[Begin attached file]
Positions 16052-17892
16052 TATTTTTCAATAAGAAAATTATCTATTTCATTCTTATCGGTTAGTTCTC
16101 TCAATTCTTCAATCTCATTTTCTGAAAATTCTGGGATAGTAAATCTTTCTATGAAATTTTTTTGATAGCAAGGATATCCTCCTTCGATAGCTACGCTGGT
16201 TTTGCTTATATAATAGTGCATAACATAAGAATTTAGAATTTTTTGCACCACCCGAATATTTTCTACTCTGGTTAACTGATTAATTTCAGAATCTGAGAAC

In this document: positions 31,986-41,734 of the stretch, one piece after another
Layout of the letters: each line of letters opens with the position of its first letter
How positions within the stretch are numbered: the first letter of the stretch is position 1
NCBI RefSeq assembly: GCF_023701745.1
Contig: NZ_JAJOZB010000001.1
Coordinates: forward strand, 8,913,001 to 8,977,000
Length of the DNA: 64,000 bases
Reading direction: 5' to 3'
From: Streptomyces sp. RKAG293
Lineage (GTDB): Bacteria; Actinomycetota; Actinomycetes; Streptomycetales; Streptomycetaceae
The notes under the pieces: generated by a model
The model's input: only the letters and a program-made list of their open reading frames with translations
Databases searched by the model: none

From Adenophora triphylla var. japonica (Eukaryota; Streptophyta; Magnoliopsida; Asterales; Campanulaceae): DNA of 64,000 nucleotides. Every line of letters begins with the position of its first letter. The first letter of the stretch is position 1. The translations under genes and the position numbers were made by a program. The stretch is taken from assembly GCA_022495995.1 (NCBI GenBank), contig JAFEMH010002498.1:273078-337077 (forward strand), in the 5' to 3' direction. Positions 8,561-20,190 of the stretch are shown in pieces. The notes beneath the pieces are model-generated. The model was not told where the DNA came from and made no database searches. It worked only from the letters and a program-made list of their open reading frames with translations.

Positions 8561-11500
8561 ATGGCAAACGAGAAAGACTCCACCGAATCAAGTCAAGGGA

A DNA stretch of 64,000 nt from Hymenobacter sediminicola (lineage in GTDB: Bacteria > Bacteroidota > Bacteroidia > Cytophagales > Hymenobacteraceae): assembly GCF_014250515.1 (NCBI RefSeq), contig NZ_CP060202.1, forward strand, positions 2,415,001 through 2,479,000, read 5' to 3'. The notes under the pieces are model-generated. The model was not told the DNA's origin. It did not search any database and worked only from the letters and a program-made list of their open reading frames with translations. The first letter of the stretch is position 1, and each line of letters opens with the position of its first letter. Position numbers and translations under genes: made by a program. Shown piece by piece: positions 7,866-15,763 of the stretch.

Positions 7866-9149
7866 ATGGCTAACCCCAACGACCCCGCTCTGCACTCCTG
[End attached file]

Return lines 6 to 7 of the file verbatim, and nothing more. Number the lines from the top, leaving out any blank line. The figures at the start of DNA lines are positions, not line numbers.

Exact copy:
Layout of the letters: each line of letters opens with the position of its first letter
How positions within the stretch are numbered: the first letter of the stretch is position 1